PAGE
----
Type 2 Diabetes With Polyneuropathy Icd 10

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Icd-10 Diabetic Neurological Complications: May The Four Be With You

It wasnt a long time ago or in a galaxy far, far away that we started using ICD-10. And in the near future, well be dealing with another change for the code set. Starting Oct. 1, 2016, choosing the fourth ICD-10 character and beyond has added importance for your Medicare claims, as explained below. I may not be Yoda or Obi-Wan, but I can tell you to use the fourth character 4 for diabetes with neurological complications . Heres what you need to know if you dont want your claims going over to the dark side. (And, I promise, the Star Wars references stop here.) Refresh Your Knowledge of CMS Family Rules End When ICD-10-CM 2017 goes into effect on Oct. 1, 2016, well also be facing the end of Medicares grace period . The short version is that for the first 12 months of ICD-10 use, as long as the first three characters of the ICD-10 code are right, Medicare fee-for-service will process and not audit valid ICD-10 codes. That flexibility doesnt change requirements put in place by LCDs and NCDs, but the end of that flexibility on Oct. 1 still adds some extra incentive to be sure were getting all characters for diabetes ICD-10 codes correct and as specific as possible. In ICD-10 , the firs Continue reading >>

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  1. David199

    I found this article interesting on taking honey before bedtime to improve sleep.
    Does Bedtime Honey Improve Sleep? Nine Reasons to Think So
    Stuart King, an Australian musician in his thirties, recently commented:
    Most days I wake up feeling more tired than when I went to bed the night before, however I find that if I take up to a tablespoon [15 ml] of raw honey immediately before bed I almost always wake up feeling totally refreshed. I’ve suffered from low energy, brain fog, fatigue and sore muscles for years. I tried eliminating food groups (dairy, grains, nightshades, etc) but that didn’t fix the problems (although wheat has been problematic) but taking the honey did. I usually sleep without any problems that I’m aware of — even if I awaken feeling unrefreshed I will still sleep through the night and won’t awaken early or whatever, but the crucial thing is I feel rested when I wake up, if I get that right I can even eat bad food and feel good all day. I tried coconut oil and coconut oil combined with honey but they didn’t work.
    I hadn’t heard that before. I searched “health benefits of honey” but didn’t find it. A Wikipedia entry about the health benefits of honey doesn’t mention it. In China, many people think honey is a health food, yet a Chinese friend of mine, who eats honey daily, hadn’t heard this. The uses of honey in Traditional Chinese Medicine lie elsewhere. Honey as sleep aid is briefly mentioned (with a question mark: “Key to a restful night’s sleep?”) in The Honey Prescription (2010).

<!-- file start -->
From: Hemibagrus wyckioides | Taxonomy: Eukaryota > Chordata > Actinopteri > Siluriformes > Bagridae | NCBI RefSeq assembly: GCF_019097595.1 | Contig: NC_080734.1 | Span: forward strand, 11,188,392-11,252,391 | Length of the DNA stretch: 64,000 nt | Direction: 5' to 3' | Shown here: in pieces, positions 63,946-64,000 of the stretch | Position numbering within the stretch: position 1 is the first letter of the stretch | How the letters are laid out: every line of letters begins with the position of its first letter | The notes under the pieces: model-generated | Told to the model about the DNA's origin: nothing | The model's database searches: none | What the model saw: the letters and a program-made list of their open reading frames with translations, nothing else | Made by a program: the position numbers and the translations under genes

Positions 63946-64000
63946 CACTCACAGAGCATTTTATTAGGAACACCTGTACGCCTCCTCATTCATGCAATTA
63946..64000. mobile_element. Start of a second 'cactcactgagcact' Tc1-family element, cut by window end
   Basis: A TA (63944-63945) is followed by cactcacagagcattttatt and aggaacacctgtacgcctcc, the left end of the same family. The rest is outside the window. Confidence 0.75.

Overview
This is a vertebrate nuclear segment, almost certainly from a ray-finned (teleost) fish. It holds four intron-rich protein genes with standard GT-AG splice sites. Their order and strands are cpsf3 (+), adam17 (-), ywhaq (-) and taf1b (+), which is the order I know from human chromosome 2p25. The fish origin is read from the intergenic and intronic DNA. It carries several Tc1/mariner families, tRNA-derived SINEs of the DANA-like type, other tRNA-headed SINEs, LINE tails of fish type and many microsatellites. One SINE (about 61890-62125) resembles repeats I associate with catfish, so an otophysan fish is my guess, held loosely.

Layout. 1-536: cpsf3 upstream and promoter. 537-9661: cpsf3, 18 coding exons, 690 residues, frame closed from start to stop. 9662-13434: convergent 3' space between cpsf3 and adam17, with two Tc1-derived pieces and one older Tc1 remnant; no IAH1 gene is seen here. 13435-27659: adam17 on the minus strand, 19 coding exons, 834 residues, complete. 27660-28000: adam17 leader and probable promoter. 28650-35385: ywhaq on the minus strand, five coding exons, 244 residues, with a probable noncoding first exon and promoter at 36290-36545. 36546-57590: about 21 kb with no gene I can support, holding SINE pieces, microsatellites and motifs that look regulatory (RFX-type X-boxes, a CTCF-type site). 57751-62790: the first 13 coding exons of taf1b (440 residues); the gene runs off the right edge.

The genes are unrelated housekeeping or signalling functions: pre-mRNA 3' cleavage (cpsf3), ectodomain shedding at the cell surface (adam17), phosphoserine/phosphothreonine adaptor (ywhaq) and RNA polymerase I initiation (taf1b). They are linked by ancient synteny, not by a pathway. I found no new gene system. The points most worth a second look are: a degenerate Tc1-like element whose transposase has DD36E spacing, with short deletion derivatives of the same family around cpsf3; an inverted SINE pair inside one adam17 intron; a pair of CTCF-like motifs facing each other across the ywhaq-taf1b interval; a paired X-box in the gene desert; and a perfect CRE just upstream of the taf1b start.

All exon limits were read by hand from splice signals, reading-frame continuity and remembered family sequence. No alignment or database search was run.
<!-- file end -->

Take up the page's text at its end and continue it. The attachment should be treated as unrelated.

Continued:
Many say or assume something quite different. According to Dr. Mercola, to sleep well “avoid before-bed snacks, particularly grains and sugars”. A Huffington Post writer says, “You already know which edibles to avoid before bedtime — namely, alcohol, coffee and sugary desserts.” Honey is half fructose, which UCSF professor of pediatrics Robert Lustig calls “poison”. Lustig says fructose is “one of the most egregious [= worst] components of the western diet, directly contributing to heart disease and diabetes, and associated with cancer and dementia.” John Yudkin, a well-known nutrition professor, wrote books about the harm done by sucrose. He considered fructose even worse. Nutrition researchers rarely study time of day effects. For example, nutritional epidemiologists ask what you’ve eaten but don’t ask when.
    I found a bit of evidence supporting what Stuart found — namely, two comments here:
    Just started honey and vinegar hot drink 2 weeks ago. Am amazed at the increased quality of sleep and relief of night time pain. Thought I was imagining it so did not have my drink one night. Didn’t sleep and was racked with pain again all night. . . [my recipe:] 2 tbsp apple cider vinegar and 1 tbsp honey with 1 cup hot water.
    Honey knocks me out and I actually wake up in the morning feeling refreshed and ready for the day–amazing. I’ve been using the honey for a few months now. The difference has been “night and day!”
    In addition, a 2007 study found that honey at bedtime was slightly better than no treatment at reducing the symptoms of coughing children. A 2010 study and a 2012 study found the same thing.
    I asked Stuart how he discovered that honey improved his sleep. He replied: